edit: bonding driver makes 1 virtual network connection from 2, FYI
May 29, 2006 6:08:17 PM

LMAO!! @ SLI, NUTwork, & Mr. Armstrong. Well i was really curious to see what I can use my dual ethernet ports for and now i seem to have a pretty good idea, but i'll be experimenting for now. thanks again.[/quote]
May 29, 2006 6:11:24 PM

Quote:
LMAO!! @ SLI, NUTwork, & Mr. Armstrong. Well i was really curious to see what I can use my dual ethernet ports for and now i seem to have a pretty good idea, but i'll be experimenting for now. thanks again.
[/quote]
Experimenting with you balls?? Too much info! :wink:
May 29, 2006 10:08:51 PM

Oh yeah well I run a quad SLI Nutwork !!! lol
May 29, 2006 10:47:18 PM

Quote:
What's the point of having two balls?


WTH does this have to do with anything

so most of us have two balls. so we can hook em up in SLI?

none :lol: 
May 29, 2006 11:11:42 PM

You can bridge two network connections. And if done properly, you can get about 10.5 from 3 and 8. Also, two crossbacks for file transfer faster than the drives can go.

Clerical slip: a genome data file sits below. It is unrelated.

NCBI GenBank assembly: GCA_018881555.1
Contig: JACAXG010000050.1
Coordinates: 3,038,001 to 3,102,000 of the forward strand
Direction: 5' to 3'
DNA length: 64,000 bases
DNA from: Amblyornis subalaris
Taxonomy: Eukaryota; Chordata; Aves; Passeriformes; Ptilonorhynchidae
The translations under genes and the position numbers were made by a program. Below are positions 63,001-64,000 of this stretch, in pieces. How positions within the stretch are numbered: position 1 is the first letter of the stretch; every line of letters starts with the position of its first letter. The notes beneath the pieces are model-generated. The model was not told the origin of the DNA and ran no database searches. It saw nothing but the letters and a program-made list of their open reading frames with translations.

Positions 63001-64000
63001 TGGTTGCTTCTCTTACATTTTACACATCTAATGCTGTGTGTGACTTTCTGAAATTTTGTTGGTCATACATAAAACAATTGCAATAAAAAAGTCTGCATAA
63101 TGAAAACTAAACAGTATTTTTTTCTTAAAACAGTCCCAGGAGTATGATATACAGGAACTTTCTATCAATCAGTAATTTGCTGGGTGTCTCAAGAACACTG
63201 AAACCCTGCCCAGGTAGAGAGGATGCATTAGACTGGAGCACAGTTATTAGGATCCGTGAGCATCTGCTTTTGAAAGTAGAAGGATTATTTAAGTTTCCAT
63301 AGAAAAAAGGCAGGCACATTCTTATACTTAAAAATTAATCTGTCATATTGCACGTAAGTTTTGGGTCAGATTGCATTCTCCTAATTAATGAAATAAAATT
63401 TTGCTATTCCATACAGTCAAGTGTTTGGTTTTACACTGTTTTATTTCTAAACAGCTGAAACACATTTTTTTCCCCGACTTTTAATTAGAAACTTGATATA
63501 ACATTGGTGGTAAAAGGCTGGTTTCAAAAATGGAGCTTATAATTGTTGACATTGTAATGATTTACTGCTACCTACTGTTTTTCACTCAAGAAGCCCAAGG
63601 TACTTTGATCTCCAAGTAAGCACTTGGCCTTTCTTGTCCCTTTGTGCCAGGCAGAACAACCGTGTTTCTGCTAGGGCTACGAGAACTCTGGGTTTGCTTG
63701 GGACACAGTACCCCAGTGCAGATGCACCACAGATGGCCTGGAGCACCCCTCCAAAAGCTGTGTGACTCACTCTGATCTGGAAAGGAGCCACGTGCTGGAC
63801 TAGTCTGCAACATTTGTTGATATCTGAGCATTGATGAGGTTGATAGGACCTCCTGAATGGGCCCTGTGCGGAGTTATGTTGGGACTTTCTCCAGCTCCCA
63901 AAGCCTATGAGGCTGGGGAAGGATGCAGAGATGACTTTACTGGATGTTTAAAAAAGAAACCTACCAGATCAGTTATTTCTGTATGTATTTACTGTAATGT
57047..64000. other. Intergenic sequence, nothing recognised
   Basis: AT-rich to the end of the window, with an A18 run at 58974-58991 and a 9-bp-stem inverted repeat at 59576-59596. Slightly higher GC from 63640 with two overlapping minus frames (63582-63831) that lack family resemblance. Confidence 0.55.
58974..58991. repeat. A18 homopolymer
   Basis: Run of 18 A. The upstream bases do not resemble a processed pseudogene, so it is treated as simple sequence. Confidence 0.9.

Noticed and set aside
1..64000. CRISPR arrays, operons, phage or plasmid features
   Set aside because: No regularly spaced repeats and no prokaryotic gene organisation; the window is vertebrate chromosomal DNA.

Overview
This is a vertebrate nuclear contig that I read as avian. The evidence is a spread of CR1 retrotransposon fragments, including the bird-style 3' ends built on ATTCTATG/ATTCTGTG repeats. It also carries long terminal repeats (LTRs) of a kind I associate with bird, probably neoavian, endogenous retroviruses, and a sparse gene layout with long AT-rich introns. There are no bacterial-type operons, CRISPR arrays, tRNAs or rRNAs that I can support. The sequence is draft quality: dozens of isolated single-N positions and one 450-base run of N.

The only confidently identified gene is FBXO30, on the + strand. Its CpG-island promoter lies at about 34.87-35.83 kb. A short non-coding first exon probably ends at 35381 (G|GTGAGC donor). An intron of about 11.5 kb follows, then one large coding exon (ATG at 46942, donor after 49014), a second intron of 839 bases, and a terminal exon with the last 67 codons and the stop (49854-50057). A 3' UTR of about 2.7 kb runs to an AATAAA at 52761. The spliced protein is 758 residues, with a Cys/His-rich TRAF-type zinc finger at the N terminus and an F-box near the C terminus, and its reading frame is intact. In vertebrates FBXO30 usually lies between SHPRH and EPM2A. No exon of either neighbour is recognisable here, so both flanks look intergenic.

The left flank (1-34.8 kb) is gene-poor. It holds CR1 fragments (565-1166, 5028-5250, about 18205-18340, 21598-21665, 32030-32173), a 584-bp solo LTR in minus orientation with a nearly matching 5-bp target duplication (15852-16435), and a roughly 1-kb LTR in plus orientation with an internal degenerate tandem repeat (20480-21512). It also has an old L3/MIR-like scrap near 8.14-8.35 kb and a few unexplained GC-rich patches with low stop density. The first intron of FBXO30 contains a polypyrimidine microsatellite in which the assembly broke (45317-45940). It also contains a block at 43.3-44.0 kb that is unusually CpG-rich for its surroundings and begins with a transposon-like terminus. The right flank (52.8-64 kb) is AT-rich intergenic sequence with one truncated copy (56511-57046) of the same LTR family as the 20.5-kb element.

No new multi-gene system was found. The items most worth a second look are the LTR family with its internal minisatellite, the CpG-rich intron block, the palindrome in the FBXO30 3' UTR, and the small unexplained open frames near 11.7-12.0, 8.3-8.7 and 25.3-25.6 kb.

May 29, 2006 11:41:55 PM

Quote:
well considering we can't network our balls with any other balls, its pointless. but they CAN contribute to a network. :D  . thanks for the input dudes.

Um, you can't network with your balls? I'm sorry dude, but you're missing out on some sweet bandwidth.
May 30, 2006 12:01:00 AM

If you have two comps, you can easily use two Internet sources to download stuff really quickly.

Simply connect your "storage" box (aka server) to 1 internet source, and use it's 2nd nic to connect to the internal home network. Just don't assign a GATEWAY for this 2nd NIC, so that it will not attempt to use the internet on that 2nd nic...

Then your main box (game box, or whatever) uses the other internet connection and this is routed thru the internal home network.

Now you can save stuff from both internet connections onto one computer. With a little effort you can split up a torrent within Azureus and aggregate your bandwidth on one torrent that way.

Then when the torrent is done you can seed with both internet connections, but using the same file (off of the server).
!